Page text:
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Government Help for People in Debt

By: Christine Whitfield BA (hons) - Updated: 14 Oct 2012 | comments*Discuss
 
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There is no denying the debt situation in the UK is bad. The interest rate rises in 2006 and 2007 coupled with the credit crunch means times are hard for the UK's consumers. Money is tight and debt is on the increase. Something has to be done and the Government is taking steps to improve the situation, but what is it doing?

Individual Voluntary Arrangements

One piece of legislation that the Government has brought in is the Individual Voluntary Arrangement. The IVA was introduced as a solution to debt that is less detrimental than bankruptcy. It was introduced by the Government in an attempt to help people who are struggling with debt. It enabled consumers to reduce their debt by 75% and pay the remainder through a detailed payment plan. This meant consumers would be significantly less and they could adequately manage the repayments. However IVAs are detrimental to consumers credit profiles so should not be entered into lightly. A consumers credit score could be severely affected for years to come. They would unable to get a mortgage or a loan for quite some time. Therefore the Government has come up with an alternative.

The Enforcement Restriction Order

One alternative the Government has come up with is the Enforcement Restriction Order or the ERO. The ERO enables consumers to not pay back the debt they owe for a year. Although this doesn't include mortgages it can be hugely beneficial to consumers. It exists for consumers who have had a change of lifestyle that affects their ability to pay back what they owe. This includes job loss, bereavement, injury etc. With an ERO the Government has the right to tell all creditors i.e. the lenders and banks you owe money to to give you a reprieve from payments for 12 months. This, the Government hopes, will give the consumer enough time to get back on their feet and put them in a position to resume making the payments again.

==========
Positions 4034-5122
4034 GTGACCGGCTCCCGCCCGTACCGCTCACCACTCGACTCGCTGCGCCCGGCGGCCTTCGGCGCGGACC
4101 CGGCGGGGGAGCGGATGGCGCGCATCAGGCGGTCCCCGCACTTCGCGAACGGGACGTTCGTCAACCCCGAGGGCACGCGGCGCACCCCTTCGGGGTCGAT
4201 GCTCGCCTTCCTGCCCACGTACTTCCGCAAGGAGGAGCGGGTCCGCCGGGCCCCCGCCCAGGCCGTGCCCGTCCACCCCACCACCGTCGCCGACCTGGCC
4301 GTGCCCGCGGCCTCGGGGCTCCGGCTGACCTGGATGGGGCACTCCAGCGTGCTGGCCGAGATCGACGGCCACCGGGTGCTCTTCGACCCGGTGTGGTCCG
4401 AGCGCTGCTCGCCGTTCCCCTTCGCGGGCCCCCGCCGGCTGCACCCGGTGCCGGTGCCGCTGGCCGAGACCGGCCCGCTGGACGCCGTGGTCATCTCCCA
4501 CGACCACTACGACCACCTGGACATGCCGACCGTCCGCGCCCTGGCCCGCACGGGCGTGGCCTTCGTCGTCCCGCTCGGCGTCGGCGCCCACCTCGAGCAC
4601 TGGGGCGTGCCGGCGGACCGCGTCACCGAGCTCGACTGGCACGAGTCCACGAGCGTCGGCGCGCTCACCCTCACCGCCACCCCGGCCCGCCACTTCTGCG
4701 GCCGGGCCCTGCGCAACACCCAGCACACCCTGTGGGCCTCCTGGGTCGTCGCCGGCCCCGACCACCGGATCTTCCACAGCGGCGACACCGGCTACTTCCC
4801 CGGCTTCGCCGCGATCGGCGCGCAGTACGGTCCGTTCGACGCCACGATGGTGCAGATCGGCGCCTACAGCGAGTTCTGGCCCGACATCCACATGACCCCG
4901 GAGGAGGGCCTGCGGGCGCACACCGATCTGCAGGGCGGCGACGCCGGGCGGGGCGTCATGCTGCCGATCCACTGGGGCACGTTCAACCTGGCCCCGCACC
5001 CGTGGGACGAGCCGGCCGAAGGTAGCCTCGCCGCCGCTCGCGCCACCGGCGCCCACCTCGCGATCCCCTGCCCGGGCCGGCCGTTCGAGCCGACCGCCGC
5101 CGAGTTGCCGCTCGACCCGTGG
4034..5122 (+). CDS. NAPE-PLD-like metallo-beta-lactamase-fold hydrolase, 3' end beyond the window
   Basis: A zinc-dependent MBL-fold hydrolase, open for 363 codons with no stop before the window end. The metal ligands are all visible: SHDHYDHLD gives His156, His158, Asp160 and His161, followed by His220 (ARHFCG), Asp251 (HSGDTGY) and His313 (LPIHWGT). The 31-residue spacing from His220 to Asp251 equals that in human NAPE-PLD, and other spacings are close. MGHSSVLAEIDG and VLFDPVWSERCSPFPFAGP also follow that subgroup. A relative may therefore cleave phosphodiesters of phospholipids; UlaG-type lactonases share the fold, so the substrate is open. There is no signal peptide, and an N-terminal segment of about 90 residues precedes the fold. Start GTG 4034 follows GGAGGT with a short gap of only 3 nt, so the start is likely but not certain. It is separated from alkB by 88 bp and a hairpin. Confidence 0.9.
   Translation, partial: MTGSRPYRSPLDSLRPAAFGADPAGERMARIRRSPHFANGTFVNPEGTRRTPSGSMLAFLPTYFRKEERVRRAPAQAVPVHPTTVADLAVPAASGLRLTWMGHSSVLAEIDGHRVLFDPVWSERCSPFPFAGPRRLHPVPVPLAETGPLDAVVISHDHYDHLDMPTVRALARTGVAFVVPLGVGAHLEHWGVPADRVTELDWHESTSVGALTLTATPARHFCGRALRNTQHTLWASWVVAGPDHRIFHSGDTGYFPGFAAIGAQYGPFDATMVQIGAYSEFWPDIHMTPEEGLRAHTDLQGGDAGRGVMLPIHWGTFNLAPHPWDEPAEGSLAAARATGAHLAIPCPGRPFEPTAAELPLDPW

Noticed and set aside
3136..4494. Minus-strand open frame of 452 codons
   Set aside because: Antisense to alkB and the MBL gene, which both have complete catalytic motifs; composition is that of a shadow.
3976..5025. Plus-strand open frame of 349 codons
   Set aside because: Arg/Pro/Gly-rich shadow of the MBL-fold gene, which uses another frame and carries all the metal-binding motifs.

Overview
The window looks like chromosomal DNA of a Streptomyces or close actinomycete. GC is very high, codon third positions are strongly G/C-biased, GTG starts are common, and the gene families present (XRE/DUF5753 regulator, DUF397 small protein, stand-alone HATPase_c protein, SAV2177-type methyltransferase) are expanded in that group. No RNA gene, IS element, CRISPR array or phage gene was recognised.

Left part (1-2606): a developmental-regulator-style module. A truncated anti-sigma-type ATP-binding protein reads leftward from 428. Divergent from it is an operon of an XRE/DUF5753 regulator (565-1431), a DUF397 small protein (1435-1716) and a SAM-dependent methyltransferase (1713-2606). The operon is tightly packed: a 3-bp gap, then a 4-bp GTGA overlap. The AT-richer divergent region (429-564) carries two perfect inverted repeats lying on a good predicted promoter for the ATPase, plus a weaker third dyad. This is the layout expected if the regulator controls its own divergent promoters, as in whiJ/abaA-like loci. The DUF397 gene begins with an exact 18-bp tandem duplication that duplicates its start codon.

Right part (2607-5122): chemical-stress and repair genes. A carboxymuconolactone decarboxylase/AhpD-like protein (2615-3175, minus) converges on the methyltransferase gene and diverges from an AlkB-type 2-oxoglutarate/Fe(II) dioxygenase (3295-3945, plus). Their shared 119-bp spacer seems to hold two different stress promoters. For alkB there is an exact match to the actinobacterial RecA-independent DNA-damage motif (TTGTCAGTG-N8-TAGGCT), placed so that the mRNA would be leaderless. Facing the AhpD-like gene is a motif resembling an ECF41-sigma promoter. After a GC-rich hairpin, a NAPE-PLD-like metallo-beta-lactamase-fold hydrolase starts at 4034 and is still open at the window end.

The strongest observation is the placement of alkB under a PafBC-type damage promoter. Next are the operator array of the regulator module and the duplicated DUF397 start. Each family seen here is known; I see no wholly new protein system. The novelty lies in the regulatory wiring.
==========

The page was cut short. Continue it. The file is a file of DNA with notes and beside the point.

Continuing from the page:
The EROs don't apply to mortgages so consumers must make sure they keep up with mortgage payments. There is some criticism however that the EROs may make Payment Protection Insurance redundant. PPI is used to cover missed payments on loans, credit cards etc. It is argued by these companies that if consumers can apply for an ERO when they get into difficulty with making repayments they may see no point in taking out PPI. However consumers should check that the ERO covers everything they need as they will not be able to take out an ERO if they just find themselves in difficulty without any lifestyle changes.

EROs are the new Government initiative aimed at helping people in severe debt. However there is red tape involved and consumers must make sure they are fully informed before relying on them. It is also important that consumers do not rely on the Government solely for support. If they find themselves getting into trouble they should seek advice from a debt counsellor immediately or ring the Citizens Advice Bureau.

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